The investment property market has grown increasingly jittery in recent months due to concerns of a renewed global recession looming ahead. As a result, investors are again zooming in on the most liquid and stable asset classes, and the price of risk has gone up. In Denmark, growing concerns about the housing market due to stagnant ownership prices and slower transaction activity combined with sustained high levels of newbuilding have curbed investment activity in terms of newbuilding of residential rental properties. In this update, we take a look at market resilience in various scenarios.
Growing financial market uncertainty is feeding through to the property market
Global financial markets have been very jittery in recent months. Although economic trends remain favourable, indications of a slowdown are becoming stronger. Add to this all kinds of geopolitical and other concerns – rising global sovereign debt, a potential conflict with the EU concerning the financial politics of Italy, the risk of a trade war – it is not surprising that this autumn has been tough on the financial markets.
Mounting risk aversion has translated into stock market declines and driven up corporate bond yields.
In the Danish property market, uncertainty has been rising too. The Copenhagen housing market has come under increasing pressure, reflected in a pronounced slowdown in transactions involving residential commonhold units. In addition, newbuilding activity is brisk: The City of Copenhagen alone expects to see almost 6,000 residential completions within the next 12 months.
The prevailing uncertainty serves to make investors a bit more cautious. Moreover, we have seen mortgage banks adopting (slightly) tighter lending policies, another reason why transaction activity has slowed.
Property market fundamentals are healthy
Following several years of price hikes prompted by low interest rates and capital abundance, however, a certain slowdown may fundamentally be considered a sign of health.
Stagnant housing prices will cause a slowdown in residential newbuilding, which has been soaring in recent years. Longer term, this will help to curb new supply. As construction activity has been largely concentrated in and around high-growth towns and cities in Denmark, a continued urbanisation trend will support a sustained increase in demand, which, longer term, will absorb the housing oversupply seen in Copenhagen and not least cities like Aarhus and Aalborg.
At the same time, employment levels are very high and consumer spending reasonably strong. This fosters demand for offices and logistics and production facilities in particular. These segments are witnessing uptrending rental prices and growth in the number of building starts. Were it not for a slowdown in residential newbuilding, the risk of overheating in the construction sector would be high.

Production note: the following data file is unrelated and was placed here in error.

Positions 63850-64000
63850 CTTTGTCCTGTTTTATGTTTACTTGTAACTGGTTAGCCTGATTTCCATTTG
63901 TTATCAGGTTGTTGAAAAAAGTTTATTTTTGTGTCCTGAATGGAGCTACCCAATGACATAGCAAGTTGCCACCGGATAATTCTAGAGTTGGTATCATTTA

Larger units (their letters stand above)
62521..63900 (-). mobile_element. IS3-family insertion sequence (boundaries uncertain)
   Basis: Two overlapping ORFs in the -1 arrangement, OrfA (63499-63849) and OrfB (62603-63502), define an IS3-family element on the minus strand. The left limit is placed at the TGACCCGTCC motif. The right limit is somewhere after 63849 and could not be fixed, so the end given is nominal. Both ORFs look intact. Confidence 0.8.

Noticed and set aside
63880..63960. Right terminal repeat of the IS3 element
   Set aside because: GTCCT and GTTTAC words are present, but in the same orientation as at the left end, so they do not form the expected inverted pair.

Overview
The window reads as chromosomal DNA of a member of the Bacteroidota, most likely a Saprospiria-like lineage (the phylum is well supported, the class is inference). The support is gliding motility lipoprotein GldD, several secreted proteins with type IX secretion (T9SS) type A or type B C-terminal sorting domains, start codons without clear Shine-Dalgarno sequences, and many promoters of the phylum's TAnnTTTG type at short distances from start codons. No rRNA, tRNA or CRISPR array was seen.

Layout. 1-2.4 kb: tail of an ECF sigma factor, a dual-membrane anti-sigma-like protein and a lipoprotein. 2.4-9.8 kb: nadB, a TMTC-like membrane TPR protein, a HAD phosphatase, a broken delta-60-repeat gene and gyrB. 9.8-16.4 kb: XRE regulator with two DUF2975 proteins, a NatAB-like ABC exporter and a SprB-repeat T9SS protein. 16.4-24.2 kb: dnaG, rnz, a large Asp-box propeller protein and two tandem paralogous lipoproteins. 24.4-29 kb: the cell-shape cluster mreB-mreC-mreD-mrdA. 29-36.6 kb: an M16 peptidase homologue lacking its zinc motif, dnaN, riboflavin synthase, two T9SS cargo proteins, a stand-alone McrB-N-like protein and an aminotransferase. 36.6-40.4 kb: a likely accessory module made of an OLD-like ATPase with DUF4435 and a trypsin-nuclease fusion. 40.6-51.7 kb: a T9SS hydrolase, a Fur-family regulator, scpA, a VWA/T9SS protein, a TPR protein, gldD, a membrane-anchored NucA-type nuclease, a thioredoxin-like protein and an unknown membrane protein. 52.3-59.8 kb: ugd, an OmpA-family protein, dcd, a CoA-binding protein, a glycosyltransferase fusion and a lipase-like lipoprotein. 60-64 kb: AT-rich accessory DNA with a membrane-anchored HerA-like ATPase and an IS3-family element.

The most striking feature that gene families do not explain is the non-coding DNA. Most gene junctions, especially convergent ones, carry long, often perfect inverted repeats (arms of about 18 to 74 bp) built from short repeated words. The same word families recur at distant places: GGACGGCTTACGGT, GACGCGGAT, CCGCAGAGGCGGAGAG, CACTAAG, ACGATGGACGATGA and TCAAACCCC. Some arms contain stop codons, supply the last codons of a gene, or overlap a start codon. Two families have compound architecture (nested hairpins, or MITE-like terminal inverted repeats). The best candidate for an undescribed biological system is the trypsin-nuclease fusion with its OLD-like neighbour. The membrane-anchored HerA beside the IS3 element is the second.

Director Per Hallgren of domestic property company Jeudan recently stated that “the current situation has previously turned out to signify a late-cycle trend, which subsequently opened up opportunities to financially strong investors”.
This statement precisely pinpoints the wait-and-see attitude that to some extent prevails among financially strong investors in the market. Prices have risen too fast and arguably at a slightly excessive rate. However, with very substantial capital concentrations allocated to property investments, not only at Jeudan and other property companies, but also in the domestic institutional sector, there is a limit to how bad things can get.
Meanwhile, many European investors quite rightly consider it attractive to invest in the Danish market. Historically, rental prices have been relatively stable, Danish economy is strong, and the Danish mortgage system probably provides the most attractive form of property financing available.
Discounting a few investors and developers relying on the market for high-yield corporate bonds for financing, we believe that there is no risk of a market price correction giving rise to financial difficulties in the property investor community.
Domestic mortgage institutions and banks are showing sufficient prudence in terms of property and development financing, focusing on both loan-to-value ratios and liquidity. The market is therefore fairly resilient to not only a scenario with rising interest rates and inflationary trends, but also a scenario where the economy relapses into recession with increasing unemployment levels, increasing vacancy rates and downtrending rental prices.
Even such scenarios will not result in default and forced sales on any large scale. And in the basic scenario we envisage, including a moderate slowdown in growth and a stable interest rate level for at least another year, there will be more than sufficient capital to avert a major correction in the market.